Steroid injections, nerve stimulators and spinal fusions were no match for the chronic pain in Tammy Durfee's left side. After a decade searching for relief, a four-hour procedure using focused ultrasound put her pain to rest.
Researchers analyzed 21 randomized studies focusing on the effect of either cognitive behavioral therapy (CBT), to redirect pain-related thoughts and behaviors, or mindfulness-based stress reduction (MBSR), combining yoga and meditation to build awareness and acceptance of moment-to-moment experiences (including pain).
The current meta-analysis aimed to quantify the effectiveness of hypnosis for reducing pain and identify factors that influence efficacy. Six major databases were systematically searched for trials comparing hypnotic inductions with no-intervention control conditions on pain ratings, threshold and tolerance using experimentally-evoked pain models in healthy participants. Random effects meta-analysis found analgesic effects of hypnosis for all pain outcomes.
Non-specific low back pain (LBP) is one of the leading causes of global disability. Multidisciplinary pain treatment (MPT) programs comprising educational, physical, and psychological interventions have shown positive treatment effects on LBP. Nonetheless, such programs are costly and treatment opportunities are often limited to specialized medical centers. mHealth and other digital interventions may be a promising method to successfully support patient self-management in LBP. To address these issues, we investigated the clinical effects of a multidisciplinary mHealth back pain App (Kaia App) in a randomized controlled trial (registered at German Clinical Trials Register under DRKS00016329).
People suffering from a debilitating disease known as chronic fatigue syndrome may soon have something they've been seeking for decades: scientific proof of their ailment. Researchers at the Stanford University School of Medicine have created a blood test that can flag the disease, which currently lacks a standard, reliable diagnostic test.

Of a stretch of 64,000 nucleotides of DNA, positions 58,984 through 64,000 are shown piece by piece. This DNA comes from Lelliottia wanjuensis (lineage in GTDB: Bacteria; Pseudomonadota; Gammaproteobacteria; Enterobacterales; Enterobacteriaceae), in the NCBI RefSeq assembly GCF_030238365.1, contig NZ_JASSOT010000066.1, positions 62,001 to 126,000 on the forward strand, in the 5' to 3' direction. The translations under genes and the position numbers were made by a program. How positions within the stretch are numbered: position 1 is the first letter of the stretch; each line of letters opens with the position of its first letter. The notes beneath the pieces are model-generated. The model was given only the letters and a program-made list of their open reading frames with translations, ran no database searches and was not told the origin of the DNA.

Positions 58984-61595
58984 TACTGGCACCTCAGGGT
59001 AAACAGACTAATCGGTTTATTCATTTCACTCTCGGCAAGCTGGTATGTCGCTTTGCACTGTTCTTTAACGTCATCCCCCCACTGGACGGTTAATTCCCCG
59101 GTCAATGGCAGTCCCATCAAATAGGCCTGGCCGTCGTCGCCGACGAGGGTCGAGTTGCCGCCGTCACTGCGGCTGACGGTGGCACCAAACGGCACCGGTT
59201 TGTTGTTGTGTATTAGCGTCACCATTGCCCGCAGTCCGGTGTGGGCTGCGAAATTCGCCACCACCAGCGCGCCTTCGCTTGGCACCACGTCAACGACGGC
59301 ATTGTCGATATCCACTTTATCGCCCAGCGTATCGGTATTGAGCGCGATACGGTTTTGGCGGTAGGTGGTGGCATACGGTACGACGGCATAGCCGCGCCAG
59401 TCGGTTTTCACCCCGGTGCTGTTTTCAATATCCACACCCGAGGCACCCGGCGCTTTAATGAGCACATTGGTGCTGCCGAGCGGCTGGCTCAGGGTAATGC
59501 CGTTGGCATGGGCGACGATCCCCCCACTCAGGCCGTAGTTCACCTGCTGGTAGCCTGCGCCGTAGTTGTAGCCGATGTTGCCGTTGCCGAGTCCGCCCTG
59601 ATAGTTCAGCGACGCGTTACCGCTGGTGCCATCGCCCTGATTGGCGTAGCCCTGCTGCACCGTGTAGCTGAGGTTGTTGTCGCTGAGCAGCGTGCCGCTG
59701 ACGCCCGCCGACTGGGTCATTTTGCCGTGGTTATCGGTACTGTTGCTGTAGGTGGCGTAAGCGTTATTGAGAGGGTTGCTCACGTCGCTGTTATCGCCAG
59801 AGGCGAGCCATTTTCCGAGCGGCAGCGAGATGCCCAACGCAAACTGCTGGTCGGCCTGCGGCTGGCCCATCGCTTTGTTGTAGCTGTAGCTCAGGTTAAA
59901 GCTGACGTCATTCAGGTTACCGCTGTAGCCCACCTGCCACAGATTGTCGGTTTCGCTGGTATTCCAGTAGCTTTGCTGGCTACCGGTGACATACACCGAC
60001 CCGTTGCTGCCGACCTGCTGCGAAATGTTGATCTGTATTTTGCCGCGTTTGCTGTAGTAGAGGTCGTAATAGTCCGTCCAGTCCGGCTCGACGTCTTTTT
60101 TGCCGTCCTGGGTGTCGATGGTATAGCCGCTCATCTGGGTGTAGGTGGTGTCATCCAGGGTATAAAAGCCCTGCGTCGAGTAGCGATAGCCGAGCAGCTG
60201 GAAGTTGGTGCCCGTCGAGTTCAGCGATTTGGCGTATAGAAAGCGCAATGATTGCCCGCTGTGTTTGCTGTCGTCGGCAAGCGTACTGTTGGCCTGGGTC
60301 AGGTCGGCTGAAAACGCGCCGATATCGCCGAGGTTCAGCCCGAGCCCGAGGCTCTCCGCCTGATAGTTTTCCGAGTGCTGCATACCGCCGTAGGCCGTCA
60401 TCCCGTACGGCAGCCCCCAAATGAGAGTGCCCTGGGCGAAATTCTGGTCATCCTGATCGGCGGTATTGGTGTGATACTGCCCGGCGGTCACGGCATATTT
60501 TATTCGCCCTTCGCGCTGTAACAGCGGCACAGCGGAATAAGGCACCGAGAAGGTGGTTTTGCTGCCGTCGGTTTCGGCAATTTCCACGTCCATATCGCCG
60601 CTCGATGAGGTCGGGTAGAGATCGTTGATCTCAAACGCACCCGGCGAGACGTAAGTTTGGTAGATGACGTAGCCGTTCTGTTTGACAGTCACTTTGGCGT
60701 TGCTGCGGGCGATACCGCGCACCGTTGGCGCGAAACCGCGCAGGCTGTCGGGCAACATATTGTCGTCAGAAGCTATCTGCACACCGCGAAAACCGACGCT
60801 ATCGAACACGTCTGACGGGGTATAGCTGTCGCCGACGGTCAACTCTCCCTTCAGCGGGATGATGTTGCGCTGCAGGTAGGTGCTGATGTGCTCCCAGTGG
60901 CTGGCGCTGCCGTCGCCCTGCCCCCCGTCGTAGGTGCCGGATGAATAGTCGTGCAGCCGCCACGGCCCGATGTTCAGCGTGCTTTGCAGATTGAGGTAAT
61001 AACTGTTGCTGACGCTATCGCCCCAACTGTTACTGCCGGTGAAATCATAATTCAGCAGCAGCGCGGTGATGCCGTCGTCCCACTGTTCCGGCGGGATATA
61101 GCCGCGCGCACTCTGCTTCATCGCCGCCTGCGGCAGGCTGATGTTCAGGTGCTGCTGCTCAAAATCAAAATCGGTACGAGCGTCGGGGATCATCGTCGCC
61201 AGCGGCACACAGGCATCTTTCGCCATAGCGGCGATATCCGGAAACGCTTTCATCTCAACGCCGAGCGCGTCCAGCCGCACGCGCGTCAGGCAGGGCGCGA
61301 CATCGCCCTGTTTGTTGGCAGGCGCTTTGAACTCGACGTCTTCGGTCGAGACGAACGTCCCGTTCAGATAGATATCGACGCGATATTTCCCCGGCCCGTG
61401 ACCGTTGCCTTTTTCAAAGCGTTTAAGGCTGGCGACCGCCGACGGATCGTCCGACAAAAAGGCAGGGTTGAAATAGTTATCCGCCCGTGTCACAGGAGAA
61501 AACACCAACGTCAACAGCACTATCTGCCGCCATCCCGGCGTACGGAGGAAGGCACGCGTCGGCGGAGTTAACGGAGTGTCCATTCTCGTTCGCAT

We compare intranasal ketamine with intranasal placebo in providing pain reduction at 30 minutes when added to usual paramedic care with nitrous oxide. Methods: This was a randomized double-blind study of out-of-hospital patients with acute pain who reported a verbal numeric rating scale (VNRS) pain score greater than or equal to 5. Exclusion criteria were younger than 18 years, known ketamine intolerance, nontraumatic chest pain, altered mental status, pregnancy, and nasal occlusion. Patients received usual paramedic care and were randomized to receive either intranasal ketamine or intranasal saline solution at 0.75 mg/kg.
The Forum on Neuroscience and Nervous System Disorders and Global Forum on Innovation in Health Professional Education hosted a public workshop that discussed the state of evidence on the effectiveness of nonpharmacological treatments and integrative health models for pain management, multimodal approaches, and research gaps and key questions for further research.